People Are Warming Up to Hockey, Now the Hot Ticket at USIU
I don’t know if I’m the only one who feels this way around here, but the Winter Olympics have left me cold.
There has been the sad, sad story of speed skater Dan Jansen, the drama of Brian vs. Brian in men’s figure skating and the dismal realization that what the U.S. hockey team did in 1980 really was a miracle.
Hibernation is in order.
Indeed, it really is a little hard to sit here in San Diego and relate to what is going on in Calgary, kind of the way it would be hard to sit in Calgary and relate to a day at the beach . . . in February. Nothing happening there could possibly happen here, right?
The best of the Olympic sports, at least in my mind, is enjoying a little burst in popularity hereabouts. The sport is hockey, and I say it’s the best because it seems to be the only one in which individuals or teams compete directly against each other instead of racing clocks or facing judges.
Hockey is doing quite well at United States International University, which hardly looks like a hotbed for such a wintry sport. The campus, tucked into the eucalyptus groves of Scripps Ranch, looks more like a sun-baked state park.
“We use the weather as kind of a home-field advantage,” mused Mike McGrath, a senior co-captain from Covina. “Teams come out here and see the sun and San Diego, and they want to go sightseeing. We’re thinking hockey all the way.”
When Alaska Anchorage comes to town for games Friday and Saturday night, McGrath would probably be happy to drive the bus if the visitors want to visit Sea World or the zoo or the beach or Wild Animal Park or Tijuana . . . or, preferably, all of the aforementioned.
These two games will be the biggest in USIU’s hockey history, and it has been playing the sport for eight years.
“At times,” Coach Brad Buetow said, “I think we’re the best-kept secret around.”
The secret is sneaking out. Attendance has been averaging 1,700, but the San Diego Ice Arena may well be jammed to its standing-room-only capacity of 2,500 for the games against Alaska Anchorage. It seems that USIU might, just might, get its first invitation to the NCAA tournament if it can sweep.
“We have to sweep,” Buetow said. “I’d have a good feeling if we did that, but getting into the NCAA is still a subjective thing.”
This is not quite as simple a chore as getting into the “y’all come” basketball party, with its 64 entries, because the hockey field is limited to 12.
Buetow has been there. He went to hockey’s final four six times while either head coach or assistant at Minnesota. USIU had won 24 games in the three seasons before Buetow’s arrival in 1985-86 and has since gone 20-13, 19-17 and, this season, 21-13 overall and 17-12 against NCAA opponents.
Buetow’s team has come from nowhere in creating the potential for this mini-miracle. It started the season 0-7 and 1-10 before coming back.
“We were awful low after that shaky start,” McGrath said, “but I’m proud of how all the guys turned it around. A lot of teams would never have bounced back after seven losses in a row.”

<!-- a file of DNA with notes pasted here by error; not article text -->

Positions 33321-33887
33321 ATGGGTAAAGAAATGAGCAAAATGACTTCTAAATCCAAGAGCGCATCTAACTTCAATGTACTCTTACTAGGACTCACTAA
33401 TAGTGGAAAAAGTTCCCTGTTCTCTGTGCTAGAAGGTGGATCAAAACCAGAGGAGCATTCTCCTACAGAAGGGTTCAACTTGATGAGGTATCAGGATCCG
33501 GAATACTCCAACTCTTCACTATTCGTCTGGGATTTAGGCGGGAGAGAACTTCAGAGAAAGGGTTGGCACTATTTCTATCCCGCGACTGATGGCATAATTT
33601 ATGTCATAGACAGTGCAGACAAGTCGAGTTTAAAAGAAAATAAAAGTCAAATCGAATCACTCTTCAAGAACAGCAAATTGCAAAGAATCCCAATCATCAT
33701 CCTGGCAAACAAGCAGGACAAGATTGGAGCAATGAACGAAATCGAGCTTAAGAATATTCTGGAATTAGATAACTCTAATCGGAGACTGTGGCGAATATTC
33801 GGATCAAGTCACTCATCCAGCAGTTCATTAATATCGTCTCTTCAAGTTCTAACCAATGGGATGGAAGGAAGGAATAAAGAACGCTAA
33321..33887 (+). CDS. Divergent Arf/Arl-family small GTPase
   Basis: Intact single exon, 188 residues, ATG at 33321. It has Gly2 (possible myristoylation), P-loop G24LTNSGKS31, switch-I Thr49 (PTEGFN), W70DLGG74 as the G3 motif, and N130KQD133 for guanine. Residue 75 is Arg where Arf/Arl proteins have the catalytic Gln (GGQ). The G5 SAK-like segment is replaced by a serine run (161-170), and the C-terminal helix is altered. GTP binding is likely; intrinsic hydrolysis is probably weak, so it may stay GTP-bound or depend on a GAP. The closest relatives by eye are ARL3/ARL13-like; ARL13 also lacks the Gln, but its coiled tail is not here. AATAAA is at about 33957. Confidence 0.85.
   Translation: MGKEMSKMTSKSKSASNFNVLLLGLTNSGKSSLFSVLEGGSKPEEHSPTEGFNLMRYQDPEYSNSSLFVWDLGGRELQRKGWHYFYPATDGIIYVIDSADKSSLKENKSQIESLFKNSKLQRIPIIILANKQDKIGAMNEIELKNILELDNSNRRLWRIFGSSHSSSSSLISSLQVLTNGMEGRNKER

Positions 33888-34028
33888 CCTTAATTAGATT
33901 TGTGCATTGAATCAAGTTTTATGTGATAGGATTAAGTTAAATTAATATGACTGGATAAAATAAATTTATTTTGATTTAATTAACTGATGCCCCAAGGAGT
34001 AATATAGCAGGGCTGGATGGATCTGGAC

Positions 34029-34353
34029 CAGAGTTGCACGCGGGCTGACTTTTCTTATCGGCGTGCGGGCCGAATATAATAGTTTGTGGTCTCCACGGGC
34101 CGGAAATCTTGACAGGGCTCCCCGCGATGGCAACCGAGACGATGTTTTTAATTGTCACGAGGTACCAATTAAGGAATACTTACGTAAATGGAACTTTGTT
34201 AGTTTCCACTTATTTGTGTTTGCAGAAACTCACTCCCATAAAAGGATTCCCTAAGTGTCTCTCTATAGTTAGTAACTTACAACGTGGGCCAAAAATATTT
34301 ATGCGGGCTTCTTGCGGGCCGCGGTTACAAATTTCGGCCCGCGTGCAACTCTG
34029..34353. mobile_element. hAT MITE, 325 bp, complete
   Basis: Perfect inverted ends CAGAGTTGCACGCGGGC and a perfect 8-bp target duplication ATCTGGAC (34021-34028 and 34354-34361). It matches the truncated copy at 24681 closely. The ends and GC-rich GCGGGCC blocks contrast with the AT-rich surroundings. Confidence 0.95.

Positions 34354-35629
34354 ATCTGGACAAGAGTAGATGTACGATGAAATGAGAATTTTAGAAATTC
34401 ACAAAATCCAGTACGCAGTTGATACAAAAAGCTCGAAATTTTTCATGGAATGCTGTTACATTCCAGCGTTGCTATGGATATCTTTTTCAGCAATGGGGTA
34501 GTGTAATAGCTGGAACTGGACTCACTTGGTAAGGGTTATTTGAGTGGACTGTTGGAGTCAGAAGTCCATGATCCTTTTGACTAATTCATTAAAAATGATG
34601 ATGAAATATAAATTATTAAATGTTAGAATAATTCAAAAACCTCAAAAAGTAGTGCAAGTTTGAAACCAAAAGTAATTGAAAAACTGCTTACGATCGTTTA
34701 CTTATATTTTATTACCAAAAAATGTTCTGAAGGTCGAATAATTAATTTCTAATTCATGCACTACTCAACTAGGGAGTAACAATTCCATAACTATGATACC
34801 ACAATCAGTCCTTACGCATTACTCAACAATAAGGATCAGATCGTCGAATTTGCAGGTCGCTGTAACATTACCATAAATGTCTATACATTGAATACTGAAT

“We have a lot of character on this team,” said Matt Lundgren, a senior co-captain from Seal Beach.
Buetow knew he had young men with character. He learned that during six weeks in September and October, when the players spent four hours a night working to get the rink ready for the season.
“They took pride in the rink,” he said. “I didn’t know what kind of hockey team we’d be, but I knew what kind of people I had.”
Coming back was made more difficult by injuries and a seemingly endless road. USIU started with 12 of 14 games on the road and that, for USIU, is no commuter flight to some sunny city in the Southwest. The road is the three Ms--Maine, Minnesota and Michigan--as well as such places as Alaska and North Dakota. The Gulls’ closest geographical rival is Denver University.
USIU goes to places most of its players are from. It has people such as McGrath and Lundgren from the Los Angeles area, but even they moved north to improve their hockey skills--McGrath to the Canadian junior program and Lundgren to Rhode Island for high school. Half the roster, in fact, is from Western Canada.
“Most of the guys who come here don’t want to go back,” McGrath said.
Remarkably, there is a problem with getting hockey players to come to USIU. They look at the environment and they shake their heads.
“They see what it’s like around here,” McGrath said, “and they like it. That’s the easy part. The tough part is convincing them that we do play good hockey here.”
Good hockey is, indeed, played here, and folks are starting to take note. San Diego has long appreciated the sport; it solidly supported two minor league teams as well as the Mariners of the ill-fated World Hockey Assn. More recently, an exhibition game between Calgary and St. Louis of the National Hockey League drew 11,109 to the Sports Arena in October 1986.
Obviously, San Diego has a taste and a hunger for ice hockey. Coincidentally, in the final week of the Catnap in Calgary, USIU is awakening interest hereabouts in the best of Winter Olympic sports.